Original Article

Oncogene (2014) 33, 2395–2404; doi:10.1038/onc.2013.179; published online 20 May 2013

Brd4 maintains constitutively active NF-κB in cancer cells by binding to acetylated RelA

Z Zou1, B Huang1,4, X Wu1, H Zhang1,5, J Qi2, J Bradner2, S Nair1 and L-F Chen1,3

  1. 1Department of Biochemistry, College of Medicine, University of Illinois at Urbana-Champaign, Urbana, IL, USA
  2. 2Department of Medical Oncology, Dana-Farber Cancer Institute, Boston, MA, USA
  3. 3College of Medicine, University of Illinois at Urbana-Champaign, Urbana, IL, USA

Correspondence: Professor L-F Chen, Department of Biochemistry, College of Medicine, MC-714, University of Illinois at Urbana-Champaign, Urbana, IL 61801, USA. E-mail: lfchen@life.illinois.edu

4Current address: Center for Nuclear Receptors and Cell Signaling, University of Houston, Houston, TX 77204, USA.

5Current address: Department of Biotechnology, College of Life Science and Technology, Huazhong University of Science and Technology, Wuhan, Hubei, China.

Received 7 September 2012; Revised 1 April 2013; Accepted 1 April 2013
Advance online publication 20 May 2013



Acetylation of the RelA subunit of NF-κB at lysine-310 regulates the transcriptional activation of NF-κB target genes and contributes to maintaining constitutively active NF-κB in tumors. Bromodomain-containing factor Brd4 has been shown to bind to acetylated lysine-310 (AcLys310) and to regulate the transcriptional activity of NF-κB, but the role of this binding in maintaining constitutively active NF-κB in tumors remains elusive. In this study, we demonstrate the structural basis for the binding of bromodomains (BDs) of bromodomain-containing protein 4 (Brd4) to AcLys310 and identify the BD inhibitor JQ1 as an effective small molecule to block this interaction. JQ1 suppresses TNF-α-mediated NF-κB activation and NF-κB-dependent target gene expression. In addition, JQ1 inhibits the proliferation and transformation potential of A549 lung cancer cells and suppresses the tumorigenicity of A549 cells in severe combined immunodeficiency mice. Furthermore, we demonstrate that depletion of Brd4 or treatment of cells with JQ1 induces the ubiquitination and degradation of the constitutively active nuclear form of RelA. Our results identify a novel function of Brd4 in maintaining the persistently active form of NF-κB found in tumors, and they suggest that interference with the interaction between acetylated RelA and Brd4 could be a potential therapeutic approach for the treatment of NF-κB-driven cancer.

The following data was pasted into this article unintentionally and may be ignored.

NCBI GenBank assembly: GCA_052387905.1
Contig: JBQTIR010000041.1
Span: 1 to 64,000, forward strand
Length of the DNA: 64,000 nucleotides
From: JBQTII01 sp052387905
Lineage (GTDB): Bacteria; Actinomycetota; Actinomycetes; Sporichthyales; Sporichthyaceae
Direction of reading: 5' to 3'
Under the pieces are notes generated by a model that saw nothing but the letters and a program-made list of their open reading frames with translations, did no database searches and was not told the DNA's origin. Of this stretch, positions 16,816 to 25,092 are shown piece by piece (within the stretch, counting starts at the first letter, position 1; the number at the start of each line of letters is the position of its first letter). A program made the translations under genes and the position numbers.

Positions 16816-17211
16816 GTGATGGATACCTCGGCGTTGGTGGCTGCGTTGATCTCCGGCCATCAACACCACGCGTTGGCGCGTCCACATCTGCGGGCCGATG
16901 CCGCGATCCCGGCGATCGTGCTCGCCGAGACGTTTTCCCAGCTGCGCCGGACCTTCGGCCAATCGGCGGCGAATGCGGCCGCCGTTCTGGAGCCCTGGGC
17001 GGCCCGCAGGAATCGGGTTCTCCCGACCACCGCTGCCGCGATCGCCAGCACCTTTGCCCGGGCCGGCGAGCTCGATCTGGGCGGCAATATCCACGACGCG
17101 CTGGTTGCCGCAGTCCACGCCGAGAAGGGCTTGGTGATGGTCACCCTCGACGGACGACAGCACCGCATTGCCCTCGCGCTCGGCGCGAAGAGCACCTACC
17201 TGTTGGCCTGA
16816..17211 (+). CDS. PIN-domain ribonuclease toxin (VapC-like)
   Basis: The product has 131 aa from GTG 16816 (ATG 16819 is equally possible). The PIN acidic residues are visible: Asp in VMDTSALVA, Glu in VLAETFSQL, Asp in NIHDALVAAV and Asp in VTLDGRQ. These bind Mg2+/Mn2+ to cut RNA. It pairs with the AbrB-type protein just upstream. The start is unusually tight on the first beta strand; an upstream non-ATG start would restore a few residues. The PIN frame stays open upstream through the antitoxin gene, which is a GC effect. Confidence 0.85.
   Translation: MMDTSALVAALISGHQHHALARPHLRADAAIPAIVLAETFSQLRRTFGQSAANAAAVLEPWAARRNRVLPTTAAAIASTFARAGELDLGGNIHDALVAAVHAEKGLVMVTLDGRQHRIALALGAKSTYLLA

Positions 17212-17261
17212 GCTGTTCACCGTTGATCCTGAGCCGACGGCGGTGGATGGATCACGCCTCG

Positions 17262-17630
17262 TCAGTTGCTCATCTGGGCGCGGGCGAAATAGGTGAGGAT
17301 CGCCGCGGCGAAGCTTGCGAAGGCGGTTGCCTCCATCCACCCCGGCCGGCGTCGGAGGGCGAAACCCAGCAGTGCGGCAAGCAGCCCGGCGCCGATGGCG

Brd4; cancer; degradation; JQ; NF-κB; ubiquitination